I recently had an incredible experience while visiting the Outer Banks of North Carolina. My husband had gone fishing for the day on a charter with friends, and he left me with the truck, to spend the day on the beach. I have ridden with him on the sandy beaches for 33 years, but I had never driven on the beach and was hesitant about it, though I did not want him to know, as I had assured him multiple times that I would be fine on my own for the day and to enjoy his day.
I had dropped him off before daylight and headed out to what we call south beach in Frisco, on my own. It was early when I drove out on the beach at the ramp entrance and only a few other trucks in sight. I knew I wanted to walk to what is known as “the point” so my goal was to drive to the area where vehicles could not go any further and I would walk along the beach the rest of the way. I had not gone far at all, when the sand was not as hard, the truck felt like it was sinking in the sand and my heart began to pound thinking “what if I get stuck.” I stopped, literally right where I was. I was afraid to go any further and thought I will just walk. It was calling for rain, so I had on my rain jacket and the only bag in the truck, just in case I saw seashells along the way was one of those “give-away” bags you get at health fairs and such. I grabbed my bag and set off on my journey.
It was further than I realized to the area where vehicles were required to stop. I could see other people walking towards me from the direction of the point, with what was obviously full bags of shells, and even five-gallon buckets, filled to the brim with shells. Though my intention was to walk to the point, and just pick up a shell here and there, I did feel disappointment that there may be no shells left.
As I continued walking along, now with no one in sight, with the sun barely above the edge of the water, I was thinking about what an incredible God we have. The solitude of the beach, the sound of the waves gently breaking at the water’s edge, knowing he created all of this, gives you a lot to think about.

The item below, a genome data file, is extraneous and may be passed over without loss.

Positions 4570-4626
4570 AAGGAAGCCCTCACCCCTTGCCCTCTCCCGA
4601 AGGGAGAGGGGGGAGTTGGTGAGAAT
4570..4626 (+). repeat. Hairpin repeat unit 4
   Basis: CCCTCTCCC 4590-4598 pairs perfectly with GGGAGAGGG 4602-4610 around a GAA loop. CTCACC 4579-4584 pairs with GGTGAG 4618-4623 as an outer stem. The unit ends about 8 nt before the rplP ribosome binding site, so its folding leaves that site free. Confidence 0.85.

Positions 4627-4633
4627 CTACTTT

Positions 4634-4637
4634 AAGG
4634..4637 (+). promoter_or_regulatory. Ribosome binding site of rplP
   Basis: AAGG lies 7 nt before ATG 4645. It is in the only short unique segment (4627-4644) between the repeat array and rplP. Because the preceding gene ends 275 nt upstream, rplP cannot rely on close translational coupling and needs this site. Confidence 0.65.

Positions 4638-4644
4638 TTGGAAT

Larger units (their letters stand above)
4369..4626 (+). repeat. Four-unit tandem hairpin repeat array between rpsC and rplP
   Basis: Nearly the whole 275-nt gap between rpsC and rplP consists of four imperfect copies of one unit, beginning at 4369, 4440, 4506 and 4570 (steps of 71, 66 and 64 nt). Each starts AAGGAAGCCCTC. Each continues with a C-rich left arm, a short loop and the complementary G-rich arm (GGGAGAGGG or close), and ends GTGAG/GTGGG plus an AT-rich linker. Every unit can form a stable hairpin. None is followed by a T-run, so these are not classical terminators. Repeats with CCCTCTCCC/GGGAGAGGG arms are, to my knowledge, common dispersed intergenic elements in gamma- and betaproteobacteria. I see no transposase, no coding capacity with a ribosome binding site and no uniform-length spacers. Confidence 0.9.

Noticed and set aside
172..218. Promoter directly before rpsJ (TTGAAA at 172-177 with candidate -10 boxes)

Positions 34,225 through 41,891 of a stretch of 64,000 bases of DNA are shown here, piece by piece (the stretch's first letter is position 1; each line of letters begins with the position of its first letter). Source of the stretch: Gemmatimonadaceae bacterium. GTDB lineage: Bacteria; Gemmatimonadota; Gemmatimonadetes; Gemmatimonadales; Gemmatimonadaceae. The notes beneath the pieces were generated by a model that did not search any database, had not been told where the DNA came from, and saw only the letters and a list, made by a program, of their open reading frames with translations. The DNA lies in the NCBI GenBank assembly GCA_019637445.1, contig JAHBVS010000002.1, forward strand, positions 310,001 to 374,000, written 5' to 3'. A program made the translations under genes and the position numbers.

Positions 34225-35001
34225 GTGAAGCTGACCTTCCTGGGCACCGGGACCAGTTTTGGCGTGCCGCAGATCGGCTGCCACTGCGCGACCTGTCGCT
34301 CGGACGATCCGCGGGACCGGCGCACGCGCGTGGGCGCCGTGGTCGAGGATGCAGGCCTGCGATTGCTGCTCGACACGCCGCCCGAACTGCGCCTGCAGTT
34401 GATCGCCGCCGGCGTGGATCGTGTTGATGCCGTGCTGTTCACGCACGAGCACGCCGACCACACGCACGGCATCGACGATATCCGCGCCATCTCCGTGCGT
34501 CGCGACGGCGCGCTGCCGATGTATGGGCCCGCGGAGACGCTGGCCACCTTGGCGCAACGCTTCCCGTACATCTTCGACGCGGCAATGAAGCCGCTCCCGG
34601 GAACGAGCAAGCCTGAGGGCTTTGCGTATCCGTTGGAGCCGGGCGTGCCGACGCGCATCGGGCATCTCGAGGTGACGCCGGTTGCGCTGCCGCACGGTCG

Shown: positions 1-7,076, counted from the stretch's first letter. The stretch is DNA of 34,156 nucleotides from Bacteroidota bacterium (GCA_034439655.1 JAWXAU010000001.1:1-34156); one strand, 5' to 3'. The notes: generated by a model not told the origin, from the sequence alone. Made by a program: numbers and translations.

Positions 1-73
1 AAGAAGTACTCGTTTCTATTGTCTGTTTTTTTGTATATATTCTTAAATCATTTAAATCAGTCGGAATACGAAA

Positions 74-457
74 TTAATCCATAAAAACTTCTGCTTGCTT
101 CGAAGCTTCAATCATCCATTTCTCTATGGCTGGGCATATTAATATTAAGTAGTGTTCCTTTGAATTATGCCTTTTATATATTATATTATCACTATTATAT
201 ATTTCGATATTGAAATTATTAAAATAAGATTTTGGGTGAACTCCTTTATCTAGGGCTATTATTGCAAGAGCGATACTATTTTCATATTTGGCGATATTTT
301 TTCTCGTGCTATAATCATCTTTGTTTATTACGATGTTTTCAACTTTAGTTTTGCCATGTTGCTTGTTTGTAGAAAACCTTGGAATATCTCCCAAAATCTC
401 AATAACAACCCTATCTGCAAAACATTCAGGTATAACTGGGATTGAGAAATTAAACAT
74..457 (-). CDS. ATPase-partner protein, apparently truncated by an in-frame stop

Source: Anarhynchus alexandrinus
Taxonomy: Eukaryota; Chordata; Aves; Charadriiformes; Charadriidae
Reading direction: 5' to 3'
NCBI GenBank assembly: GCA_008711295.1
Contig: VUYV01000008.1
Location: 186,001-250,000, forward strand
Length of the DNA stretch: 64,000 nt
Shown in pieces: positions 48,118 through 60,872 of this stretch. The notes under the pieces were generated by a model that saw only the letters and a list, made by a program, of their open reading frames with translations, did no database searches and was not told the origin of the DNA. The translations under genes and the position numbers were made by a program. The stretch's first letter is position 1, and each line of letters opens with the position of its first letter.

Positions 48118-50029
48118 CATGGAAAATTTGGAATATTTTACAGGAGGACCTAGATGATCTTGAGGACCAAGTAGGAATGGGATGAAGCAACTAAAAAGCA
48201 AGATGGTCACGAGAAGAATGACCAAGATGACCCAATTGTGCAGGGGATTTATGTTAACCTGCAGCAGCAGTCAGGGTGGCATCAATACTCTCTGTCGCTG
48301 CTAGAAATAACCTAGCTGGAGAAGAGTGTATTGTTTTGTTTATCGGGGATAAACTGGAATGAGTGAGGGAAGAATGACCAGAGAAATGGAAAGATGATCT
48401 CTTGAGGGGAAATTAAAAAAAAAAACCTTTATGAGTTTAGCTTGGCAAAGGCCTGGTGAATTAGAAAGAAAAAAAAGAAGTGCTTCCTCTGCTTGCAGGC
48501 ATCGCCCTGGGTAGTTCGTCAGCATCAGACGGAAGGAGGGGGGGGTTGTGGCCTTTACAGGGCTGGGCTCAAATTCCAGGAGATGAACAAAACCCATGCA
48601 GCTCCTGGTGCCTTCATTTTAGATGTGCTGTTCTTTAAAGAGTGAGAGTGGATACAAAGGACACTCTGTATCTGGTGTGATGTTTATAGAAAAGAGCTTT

As I was walking along, I saw a large conch shell from a distant and thought, wow there is one someone missed, but as I got closer and picked it up, I could see that it was broken. It made me think about when my daughter was young, and how she would love to go with me looking for seashells. She would pick up random shells, scream in delight as she handed me shell after shell, usually broken, but to her they were beautiful. I thought about the shells that I was seeing and how at first glance, depending on how they were laying, they were beautiful and perfect. It made me think about life, and how we look at other peoples lives and at first glance their life does seem perfect, and how we are all like that, placing only what we want others to see, at an angle, where our life looks perfect, even though we too have “holes or imperfections” in our lives. If only others viewed life with the eye of a child, that everything is good, even when it is not perfect.
As I walked along I would pick up broken shells and think further about how I could turn them this way or that way and no one would know that it was broken.
I continued to walk along the beach, in complete awe of all the shells I was finding along my walk. I have a friend that I was texting pictures to, as she like me loves to look for seashells. She was as excited as I was, and she was not even there. But as I continued to walk, filling my bag with shells, my bag became very heavy. Like life, sometimes our burdens, become more than we can carry. I was determined to make it to the “point” and I could see so many conch shells lining the beach ahead. I cannot stop now I though, just a little further, just a few more shells. I had not looked back to see how far I had gone, only ahead and how much further to reach my destination. But as I continued to walk, I would tell myself just a little further, just a few more shells, feeling somewhat greedy that I could not stop myself from “getting them all.” It was not until I saw a family with children walking toward me, picking up shells, that I stopped, so they could share in the excitement. As I stopped to turn around and head back, one of the children ran to me with excitement to show me her shell she had found. It was beautiful and I had never seen one so beautiful. The picture does not capture the beauty and uniqueness of the shell. I told her not to miss all the conch shells she had passed by running toward me, and she said she wouldn’t and headed back up the beach.